Jinks also hinted that Kurtz, who has two years of eligibility remaining, could be a redshirt candidate for the 2017 season as well.
Despite being just a two-star 2014 recruit, he was rated as the No. 12 player at any position in the state of Kentucky. During his time with the Bearcats, Kurtz played sparingly.
Maybe the third time will be a charm for Cameron Echols-Luper?
On his personal Instagram account Wednesday, Echols-Luper revealed that he has decided to continue his collegiate playing career at Western Kentucky. According to the Bowling Green Daily News, the decision was made following a visit to the school earlier this week.
As a graduate transfer, the wide receiver will be eligible to play immediately in 2017 for the Hilltoppers. However, he has to finish up some schoolwork at his former school, Arkansas State, before officially moving on to WKU.
Echols-Luper began his collegiate career at TCU in 2013, transferring to ASU in 2015. After sitting out that season, he was third on the Red Wolves in receptions (26) and receiving yards (407). His 15.7 yards per reception was second on the team.
In early March, Noah Jefferson announced on Twitter that he would be transferring from USC to Arizona. Nearly five months later?
Wednesday, UA head coach Rich Rodriguez announced that Jefferson will not, as previously expected, be playing for the Wildcats this season. No reason for the abrupt and unexpected about-face was given.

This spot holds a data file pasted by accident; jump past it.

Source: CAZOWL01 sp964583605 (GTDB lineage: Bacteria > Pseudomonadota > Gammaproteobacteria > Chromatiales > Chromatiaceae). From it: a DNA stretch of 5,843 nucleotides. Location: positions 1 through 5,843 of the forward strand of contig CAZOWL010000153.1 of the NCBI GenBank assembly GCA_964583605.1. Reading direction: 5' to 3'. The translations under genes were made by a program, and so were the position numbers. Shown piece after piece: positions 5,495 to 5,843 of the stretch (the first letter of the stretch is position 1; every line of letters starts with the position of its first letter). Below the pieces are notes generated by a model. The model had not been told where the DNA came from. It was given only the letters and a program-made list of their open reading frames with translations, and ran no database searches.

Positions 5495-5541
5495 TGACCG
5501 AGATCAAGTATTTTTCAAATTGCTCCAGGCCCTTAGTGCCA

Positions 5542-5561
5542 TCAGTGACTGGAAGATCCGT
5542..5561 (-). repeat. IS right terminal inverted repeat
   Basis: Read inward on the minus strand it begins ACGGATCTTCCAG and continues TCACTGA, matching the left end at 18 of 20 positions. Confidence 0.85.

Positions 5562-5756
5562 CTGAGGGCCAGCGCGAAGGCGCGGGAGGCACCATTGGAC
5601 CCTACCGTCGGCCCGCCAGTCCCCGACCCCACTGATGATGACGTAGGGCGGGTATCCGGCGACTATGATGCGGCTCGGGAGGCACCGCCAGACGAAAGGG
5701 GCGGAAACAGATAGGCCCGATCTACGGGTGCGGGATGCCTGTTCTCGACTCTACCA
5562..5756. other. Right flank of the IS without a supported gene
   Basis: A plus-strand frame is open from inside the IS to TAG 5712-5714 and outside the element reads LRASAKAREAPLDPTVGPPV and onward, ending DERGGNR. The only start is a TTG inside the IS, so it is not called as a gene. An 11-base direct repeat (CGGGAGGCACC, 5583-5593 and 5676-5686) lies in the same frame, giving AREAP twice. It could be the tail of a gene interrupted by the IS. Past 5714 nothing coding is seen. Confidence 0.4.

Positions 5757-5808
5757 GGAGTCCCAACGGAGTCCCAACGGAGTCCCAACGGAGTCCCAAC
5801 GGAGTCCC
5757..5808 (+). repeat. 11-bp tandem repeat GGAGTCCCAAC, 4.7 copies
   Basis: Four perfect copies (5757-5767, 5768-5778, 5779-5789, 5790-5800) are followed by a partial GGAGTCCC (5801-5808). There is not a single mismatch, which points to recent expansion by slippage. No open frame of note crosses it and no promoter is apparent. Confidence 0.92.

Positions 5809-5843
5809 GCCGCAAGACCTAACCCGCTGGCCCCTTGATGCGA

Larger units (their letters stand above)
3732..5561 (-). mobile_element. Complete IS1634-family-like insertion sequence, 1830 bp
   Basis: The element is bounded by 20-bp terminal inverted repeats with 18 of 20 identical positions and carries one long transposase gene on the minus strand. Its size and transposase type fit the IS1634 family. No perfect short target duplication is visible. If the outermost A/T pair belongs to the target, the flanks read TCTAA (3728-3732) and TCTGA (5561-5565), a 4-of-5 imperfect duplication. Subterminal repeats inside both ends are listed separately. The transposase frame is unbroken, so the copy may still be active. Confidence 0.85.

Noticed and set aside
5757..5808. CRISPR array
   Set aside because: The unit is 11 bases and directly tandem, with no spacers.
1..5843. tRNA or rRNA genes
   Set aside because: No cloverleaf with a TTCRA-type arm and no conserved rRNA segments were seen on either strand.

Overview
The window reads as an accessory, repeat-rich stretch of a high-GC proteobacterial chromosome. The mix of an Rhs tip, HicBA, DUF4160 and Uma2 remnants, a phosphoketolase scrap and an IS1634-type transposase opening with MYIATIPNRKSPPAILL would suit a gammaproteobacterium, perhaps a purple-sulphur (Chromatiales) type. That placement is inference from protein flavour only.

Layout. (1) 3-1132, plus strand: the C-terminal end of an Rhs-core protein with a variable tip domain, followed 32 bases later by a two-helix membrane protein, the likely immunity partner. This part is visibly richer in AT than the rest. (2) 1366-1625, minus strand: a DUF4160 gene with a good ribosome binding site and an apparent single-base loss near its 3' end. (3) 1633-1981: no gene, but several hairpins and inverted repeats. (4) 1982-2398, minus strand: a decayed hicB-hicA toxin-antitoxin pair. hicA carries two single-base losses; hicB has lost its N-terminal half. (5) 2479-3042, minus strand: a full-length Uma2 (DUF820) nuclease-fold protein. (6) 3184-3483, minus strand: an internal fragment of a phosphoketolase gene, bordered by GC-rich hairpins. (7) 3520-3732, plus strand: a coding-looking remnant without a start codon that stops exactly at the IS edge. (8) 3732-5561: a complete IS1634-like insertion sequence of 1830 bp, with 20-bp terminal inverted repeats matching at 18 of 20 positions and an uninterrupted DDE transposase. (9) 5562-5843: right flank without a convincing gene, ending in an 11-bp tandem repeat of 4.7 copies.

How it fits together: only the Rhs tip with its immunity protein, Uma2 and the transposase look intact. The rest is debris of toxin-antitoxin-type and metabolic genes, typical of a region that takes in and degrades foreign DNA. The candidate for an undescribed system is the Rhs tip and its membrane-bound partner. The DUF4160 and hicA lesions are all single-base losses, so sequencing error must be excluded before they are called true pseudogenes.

The coach did, though, intimate that a future pairing between the player and the program isn’t out of the question.
Jefferson wouldn’t have been eligible to play in 2017 for the Wildcats even if his move to the desert had come to fruition. He would’ve, though, had two years of eligibility remaining beginning in 2018 at his disposal.
A four-star member of USC’s 2015 recruiting class, Jefferson played in 14 games, starting one of those, as a true freshman. After starting the season-opening loss to Alabama last season, Jefferson never played another down for USC.
For the first time since his unceremonious exit from Ole Miss, Hugh Freeze has spoken publicly. Somewhat.
In what was described as a brief interview with USA Today Sports Wednesday, the former Ole Miss head coach said his family and church have helped him get through the storm of the last few days. When asked if his family was standing by him, Freeze responded, “Oh, gosh, yeah.”
“God is good, even in difficult times,’’ Freeze told the website. “Wonderful wife and family, and that’s my priority.”
“I got some good friends,” the former head coach added.
The stunning news dropped last Thursday night that Freeze’s tenure as the head coach at Ole Miss had come to an end because of at least one call from his university-issued cell phone to a known escort service. While Freeze blamed the call on a misdial, the administration found a “pattern of misconduct” during a deep dive into his phone records, leading the school to confront the coach about the situation.
After meetings with Freeze Wednesday night and then again Thursday morning, it became apparent that, if he didn’t resign, the school was going to fire him.
Because of a moral turpitude clause in his contract, there was neither a buyout nor a settlement.